Minka — that baby has one heck of a foster mother. All hope is not lost.

    Pauline — too much of life is.

    Al — I agreed with you right up until that last bit ….

  5. that’s really sad.. when i was growing up, i use to think that my life isnt fair and how much i hated it and wanted out.

    but then i grew up and learned that no matter how bad your life is, some people have it worse. you should just be thankful to be alive..

  6. Life isn’t fair, life just is.

    Unfortunately addiction has far too many victoms, and the ones who suffer the most have the least, like the baby. God bless the foster mom, God bless you, and I will keep the little one in prayers.

    Quilly, except for the Gym thing, you are my hero! (I am for exercising, just anti-gym person cause they cost more than I can afford!)

  7. I was so glad to see you comment that she has a great foster mother. I will never understand why the children must suffer for their parents ignorance.

  8. Jos — ditto, but all things considered, I had life easy.

    Jan — here trying to walk outside is much more risky than forking out gym bucks. Plus, I was talking to my sis the other night and my gym costs per YEAR what hers does per month. That’s crazy!

    Jenn — she has a whole loving church family, too.

    Kat — not just the physical suffering, but what kind of emotional scars might this leave? To grow up as a discard in a material word is a bitter, lonely thing.

  9. I think human nature makes up complain more than compliment. Reading this post today, one realizes how lucky we really are.

    Thanks for sharing, the wee bairn truly is lucky to have a foster mom who cares for her.

  10. Quilly, you poured love into that child. Methamphetamine is pure evil. It is evil personified if ever there was a way to personify it.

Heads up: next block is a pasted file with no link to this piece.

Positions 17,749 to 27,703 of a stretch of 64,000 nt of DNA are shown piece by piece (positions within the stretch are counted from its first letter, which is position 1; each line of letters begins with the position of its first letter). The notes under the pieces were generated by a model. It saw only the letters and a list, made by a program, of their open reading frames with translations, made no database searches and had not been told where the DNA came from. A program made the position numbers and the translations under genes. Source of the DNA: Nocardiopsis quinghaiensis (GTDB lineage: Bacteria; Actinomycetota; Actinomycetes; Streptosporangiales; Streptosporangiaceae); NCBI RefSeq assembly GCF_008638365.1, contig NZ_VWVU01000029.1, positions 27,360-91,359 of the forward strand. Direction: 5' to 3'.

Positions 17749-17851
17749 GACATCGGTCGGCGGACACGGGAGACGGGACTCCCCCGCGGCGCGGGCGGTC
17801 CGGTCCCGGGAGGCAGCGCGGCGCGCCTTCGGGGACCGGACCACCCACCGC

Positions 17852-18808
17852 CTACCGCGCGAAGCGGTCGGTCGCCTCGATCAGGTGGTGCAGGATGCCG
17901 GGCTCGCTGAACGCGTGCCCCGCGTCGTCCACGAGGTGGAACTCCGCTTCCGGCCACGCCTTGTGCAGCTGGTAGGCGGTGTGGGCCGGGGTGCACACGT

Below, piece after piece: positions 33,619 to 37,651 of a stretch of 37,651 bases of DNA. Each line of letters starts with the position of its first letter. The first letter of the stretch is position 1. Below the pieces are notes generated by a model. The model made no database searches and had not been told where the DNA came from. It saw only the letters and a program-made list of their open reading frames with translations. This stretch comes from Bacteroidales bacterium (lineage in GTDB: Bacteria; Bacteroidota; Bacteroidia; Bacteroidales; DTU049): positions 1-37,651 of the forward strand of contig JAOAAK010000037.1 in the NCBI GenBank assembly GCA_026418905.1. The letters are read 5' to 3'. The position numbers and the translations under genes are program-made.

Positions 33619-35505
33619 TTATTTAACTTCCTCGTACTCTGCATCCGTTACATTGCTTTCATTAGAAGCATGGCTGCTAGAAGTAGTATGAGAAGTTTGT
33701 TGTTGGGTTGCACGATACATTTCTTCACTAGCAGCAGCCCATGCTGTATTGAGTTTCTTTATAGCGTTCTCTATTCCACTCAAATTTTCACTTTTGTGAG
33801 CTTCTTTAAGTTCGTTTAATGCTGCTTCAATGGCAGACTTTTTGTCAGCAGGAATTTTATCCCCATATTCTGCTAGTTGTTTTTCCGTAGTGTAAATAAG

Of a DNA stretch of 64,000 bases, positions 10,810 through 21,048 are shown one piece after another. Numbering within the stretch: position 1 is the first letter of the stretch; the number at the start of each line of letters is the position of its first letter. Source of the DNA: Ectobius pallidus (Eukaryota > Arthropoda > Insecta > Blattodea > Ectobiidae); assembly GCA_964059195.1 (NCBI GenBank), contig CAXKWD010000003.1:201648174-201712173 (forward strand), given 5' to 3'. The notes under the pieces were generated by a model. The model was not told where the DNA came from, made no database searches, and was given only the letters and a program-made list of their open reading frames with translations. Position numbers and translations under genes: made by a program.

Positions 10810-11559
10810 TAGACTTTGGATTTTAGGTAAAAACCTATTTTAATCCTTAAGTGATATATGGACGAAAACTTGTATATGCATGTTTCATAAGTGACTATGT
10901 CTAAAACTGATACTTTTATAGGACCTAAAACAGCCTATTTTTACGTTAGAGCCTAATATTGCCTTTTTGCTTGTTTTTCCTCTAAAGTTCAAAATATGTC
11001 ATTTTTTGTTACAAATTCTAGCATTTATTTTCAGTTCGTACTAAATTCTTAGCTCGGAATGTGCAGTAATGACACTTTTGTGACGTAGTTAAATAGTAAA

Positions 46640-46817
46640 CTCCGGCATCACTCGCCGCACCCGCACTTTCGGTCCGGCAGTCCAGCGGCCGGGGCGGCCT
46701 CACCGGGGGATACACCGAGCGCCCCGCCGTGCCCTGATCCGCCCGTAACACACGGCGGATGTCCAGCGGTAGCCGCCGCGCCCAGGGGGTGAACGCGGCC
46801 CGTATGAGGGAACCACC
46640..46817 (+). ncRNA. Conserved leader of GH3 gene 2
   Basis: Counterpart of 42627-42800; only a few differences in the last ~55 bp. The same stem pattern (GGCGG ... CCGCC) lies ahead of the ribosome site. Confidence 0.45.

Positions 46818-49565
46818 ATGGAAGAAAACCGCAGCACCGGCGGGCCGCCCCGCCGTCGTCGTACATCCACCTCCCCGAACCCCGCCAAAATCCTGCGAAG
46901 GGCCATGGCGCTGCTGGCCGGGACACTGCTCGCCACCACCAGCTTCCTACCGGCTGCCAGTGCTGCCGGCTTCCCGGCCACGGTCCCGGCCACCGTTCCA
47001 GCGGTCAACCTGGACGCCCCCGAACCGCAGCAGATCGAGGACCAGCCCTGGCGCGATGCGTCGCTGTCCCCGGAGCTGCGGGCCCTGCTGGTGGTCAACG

11. Life is not fair. The rich have too much. The poor have too little. Your health care depends on your income. Unfairness is every where. But there are people like you who reach out and help to make the world in all of its unfairness a better place.

  12. Bill — yes, we gripe far too casually — myself included.

    Charlie — indeed

    Gawpo — I agree.

    Dr. John — and people like you.

    Nessa — I wish I remembered that more often.

  13. This is so sad. I remember once (or maybe a hundred times…) whining to my wise mom that life isn’t fair. Her reply nine times out of ten would be “I don’t know who ever told you life is fair, but it wasn’t me.” Or she would end it with “but they lied to you.” I have a friend I went to college with who works in an NICU and many, many of the babies they see are born to drug abusing mothers. I’ve told her I admire how professional she is to be able to not slap the snot out of those mothers! Of course, I feel some compassion for the mothers because they don’t want to have a drug addiction, but have much more compassion for the innocent babies that are born with the deck stacked against them from the time they take their first breath.

  14. Brooke — I got to hold her again tonight. She is so tiny and so fragile and while part of my heart melts I also get angry — and frustrayed, because there is no target for my anger.

  15. Life can be difficult, we all have our challenges. You are doing a wonderful job of showing compassion. Love from the east coast…

  16. A very moving post quilldancer, sadly not just unique to your part of the world. Makes me think about “human rights” and how that phrase is so often used to defend the indefensible.

  17. Ohhhhhh that is sooooooo sad. Just so sad. Doesn’t it just make you want to take her in and love her for always? This just breaks my heart….

  18. I was in the foster care system for my first six weeks, but thank God not addicted to anything. But I do wish that these children were up for permanent adoption almost immediately. Enough of this “reuniting families” garbage that keeps children in a system for years. I understand there are cases where the parents want and need help. But cases like this? I’ll take her! I’m sure many other people here would, too!

    As an adoptee, it hits me really hard how children in this system are treated like puppies at a pound. I got chosen by an okay family. But at least I was put out there in the first place.